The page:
The IGCC argued that despite public concerns about carbon pricing, the carbon price had been effective in sending an emissions reduction signal to the market.

“Further, from investor analysis, the perceived impact of the carbon price does not match the evidence.” IGCC said if there were concerns about relatively high domestic carbon prices, they could be addressed by limited international linking. The EU carbon price was $7 a tonne compared with $23 in Australia.

The government asked for submissions on its repeal bills. The opposition has vowed to block the repeal bills unless an emissions trading scheme is introduced.

The miners’ submission says while the carbon tax repeal bill deals with the prospect that it is delayed beyond June 30, 2014, “other issues may arise for business the longer the bill takes to pass”.

“The ongoing expense of accounting for and managing the carbon equivalent component of the fuel tax credit will mount the longer the scheme remains in place after June 2014,” the submission says.

Australian Industry Greenhouse Network chief executive Alex Gosman also expressed concern about any potential delays to the repeal bills. “It has become apparent that there would be a wide range of potential issues; it is therefore a scenario AIGN members strongly wish to see avoided,” he said.
The Australian

The curiously named “Investor Group on Climate Change” will fight tooth and nail to avoid the repeal of the carbon tax and even harder to prevent any incursion on the Renewable Energy Target.

This group of so-called “investors” are really only interested in maintaining the status quo for one reason: MONEY.  To be precise: YOUR MONEY.

As former Prime Minister, John Howard recently told a group in London: “when public monies are involved, rent-seekers are thick on the ground”.

Where John Howard uses the term “rent-seekers” you can safely plug in the “Investor Group on Climate Change”.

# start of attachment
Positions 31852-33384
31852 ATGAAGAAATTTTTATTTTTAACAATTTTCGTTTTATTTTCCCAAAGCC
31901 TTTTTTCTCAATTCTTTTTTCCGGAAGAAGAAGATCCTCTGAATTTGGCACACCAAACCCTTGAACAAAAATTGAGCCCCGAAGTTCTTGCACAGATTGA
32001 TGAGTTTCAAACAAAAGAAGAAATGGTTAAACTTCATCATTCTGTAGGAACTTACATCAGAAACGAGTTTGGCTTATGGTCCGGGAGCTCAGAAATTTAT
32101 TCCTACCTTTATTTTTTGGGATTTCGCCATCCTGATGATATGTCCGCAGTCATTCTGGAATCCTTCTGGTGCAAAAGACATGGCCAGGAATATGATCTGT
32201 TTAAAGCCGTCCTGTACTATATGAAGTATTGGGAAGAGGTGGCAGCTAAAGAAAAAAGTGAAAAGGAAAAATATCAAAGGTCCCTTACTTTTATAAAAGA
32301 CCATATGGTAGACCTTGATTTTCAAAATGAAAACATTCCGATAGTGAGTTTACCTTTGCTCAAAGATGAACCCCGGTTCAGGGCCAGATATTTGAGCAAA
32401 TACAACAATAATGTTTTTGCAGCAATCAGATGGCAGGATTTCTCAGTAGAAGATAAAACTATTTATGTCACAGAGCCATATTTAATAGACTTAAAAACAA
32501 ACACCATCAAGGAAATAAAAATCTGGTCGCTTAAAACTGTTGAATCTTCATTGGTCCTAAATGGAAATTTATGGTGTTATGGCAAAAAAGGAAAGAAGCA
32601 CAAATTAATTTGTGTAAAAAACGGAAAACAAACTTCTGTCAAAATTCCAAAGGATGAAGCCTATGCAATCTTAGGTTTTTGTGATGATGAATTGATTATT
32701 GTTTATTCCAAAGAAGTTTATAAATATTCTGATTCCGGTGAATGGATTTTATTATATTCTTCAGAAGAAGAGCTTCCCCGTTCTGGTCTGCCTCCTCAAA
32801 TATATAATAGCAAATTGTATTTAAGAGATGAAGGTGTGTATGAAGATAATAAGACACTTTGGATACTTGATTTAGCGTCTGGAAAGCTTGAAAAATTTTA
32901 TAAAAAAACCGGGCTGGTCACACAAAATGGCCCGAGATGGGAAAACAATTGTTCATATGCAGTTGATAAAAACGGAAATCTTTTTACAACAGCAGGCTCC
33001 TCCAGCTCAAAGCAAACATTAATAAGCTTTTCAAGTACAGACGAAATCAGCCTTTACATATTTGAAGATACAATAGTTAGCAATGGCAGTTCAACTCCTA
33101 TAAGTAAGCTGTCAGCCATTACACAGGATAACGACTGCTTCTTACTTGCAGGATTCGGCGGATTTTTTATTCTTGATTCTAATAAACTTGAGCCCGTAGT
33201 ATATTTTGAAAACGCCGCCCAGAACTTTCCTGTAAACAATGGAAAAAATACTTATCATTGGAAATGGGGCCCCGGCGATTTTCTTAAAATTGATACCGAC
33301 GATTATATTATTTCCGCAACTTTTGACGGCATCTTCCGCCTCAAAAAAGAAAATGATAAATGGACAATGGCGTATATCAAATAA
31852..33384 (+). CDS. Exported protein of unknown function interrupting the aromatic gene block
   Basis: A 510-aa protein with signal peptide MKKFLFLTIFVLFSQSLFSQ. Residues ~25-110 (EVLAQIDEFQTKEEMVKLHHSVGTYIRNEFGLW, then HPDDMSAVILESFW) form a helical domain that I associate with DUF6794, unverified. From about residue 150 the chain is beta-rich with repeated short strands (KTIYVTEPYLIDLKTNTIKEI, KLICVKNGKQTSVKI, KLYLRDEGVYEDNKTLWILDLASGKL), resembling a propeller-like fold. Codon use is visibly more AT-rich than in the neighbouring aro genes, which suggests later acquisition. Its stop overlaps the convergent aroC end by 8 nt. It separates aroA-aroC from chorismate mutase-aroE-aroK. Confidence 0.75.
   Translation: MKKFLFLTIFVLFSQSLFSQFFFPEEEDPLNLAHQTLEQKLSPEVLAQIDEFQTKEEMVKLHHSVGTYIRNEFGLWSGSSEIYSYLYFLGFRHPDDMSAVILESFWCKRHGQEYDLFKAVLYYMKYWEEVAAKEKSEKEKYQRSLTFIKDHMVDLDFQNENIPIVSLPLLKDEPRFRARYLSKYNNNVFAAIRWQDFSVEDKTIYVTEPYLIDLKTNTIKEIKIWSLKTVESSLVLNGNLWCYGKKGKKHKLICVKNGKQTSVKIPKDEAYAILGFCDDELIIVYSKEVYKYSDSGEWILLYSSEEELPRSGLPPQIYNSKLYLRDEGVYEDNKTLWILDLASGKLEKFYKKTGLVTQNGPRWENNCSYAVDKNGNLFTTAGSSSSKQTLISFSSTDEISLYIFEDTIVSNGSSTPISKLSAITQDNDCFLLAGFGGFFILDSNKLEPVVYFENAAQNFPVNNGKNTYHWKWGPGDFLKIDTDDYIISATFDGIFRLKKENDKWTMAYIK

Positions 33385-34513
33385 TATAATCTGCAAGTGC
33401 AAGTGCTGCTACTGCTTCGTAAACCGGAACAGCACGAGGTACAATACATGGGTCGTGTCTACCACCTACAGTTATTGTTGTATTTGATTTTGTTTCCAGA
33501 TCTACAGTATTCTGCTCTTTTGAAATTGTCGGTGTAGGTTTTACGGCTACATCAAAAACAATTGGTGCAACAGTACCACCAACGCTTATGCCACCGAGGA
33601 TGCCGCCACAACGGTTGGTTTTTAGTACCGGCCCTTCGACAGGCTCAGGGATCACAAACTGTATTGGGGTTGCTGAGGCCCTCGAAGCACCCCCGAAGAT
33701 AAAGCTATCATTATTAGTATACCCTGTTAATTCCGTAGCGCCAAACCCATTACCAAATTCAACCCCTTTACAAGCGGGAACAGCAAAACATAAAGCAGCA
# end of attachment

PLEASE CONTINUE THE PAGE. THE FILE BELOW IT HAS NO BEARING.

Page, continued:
Meanwhile, over at the Clean Energy Finance Corporation they’re literally stealing from us.

STT readers will remember our reports on the CEFC shovelling out hundreds of millions of dollars to prop up wind power projects that legitimate financial institutions wouldn’t touch with a barge pole.  See our posts here and here and here.

The Coalition is about to scrap the CEFC and – months ago – told the wind industry backed hacks that run it – like Oliver Yates – to stop stealing taxpayers’ money.

Here’s a little story that has, apparently, incensed Tony Abbott and Joe Hockey.

Clean Energy Finance Corporation defies Government call to stop lending
ABC online
Anna Henderson and Jane Norman
1 November 2013

The investment fund set up under Labor to encourage low emission technology and renewable energy projects has rejected a request from the Treasurer Joe Hockey to stop making new investments.

The announcement comes ahead of a key shadow cabinet meeting today at which Labor MPs will discuss their next move on the future of the carbon tax.

The Coalition’s carbon price repeal policy includes provisions to dismantle the Clean Energy Finance Corporation (CEFC).

Mr Hockey is expected to introduce the legislation later this year and has asked the CEFC to stop lending in the interim.

However, the board and executive of the fund have decided to continue making investment decisions.

In a statement the CEFC says:

“Until legislation is passed, the CEFC is required by law to fulfil its responsibilities under the legislative framework in which it operates. This includes performing our investment function and therefore we are continuing to progress investment proposals.”

The CEFC has already invested more than half a billion dollars in low emissions projects.

The annual report for the last financial year says every dollar of investment has attracted $2.90 in private sector spending.

The statement says the CEFC expects to work with the government cooperatively to preserve the value of what’s been achieved so far and minimise any disruption to the market.
ABC online

The CEFC is the ONLY potential source of finance available to wind weasels now.

Commercial lenders are not completely stupid – with the RET review around the corner no banker is willing to lend a cent to a windfarm developer offering no valuable security.  Bankers have a nose for risk – and the windfarm scam is oozing RISK.

One fine example is STT’s favourite whipping boys, Infigen (aka Babcock & Brown) – a crowd that backed up a $55 million loss with an $80 million loss in the last financial year.  In its annual report it blamed – wait for it – the vagaries of the wind as an explanation for its poor performance – as it cutely put it: “Wind conditions and network and weather related constraints were mixed.”  Not sure what “weather related constraints” means, perhaps it’s got something to do with the FACT that the whole wind caper depends on intermittent and unpredictable wind.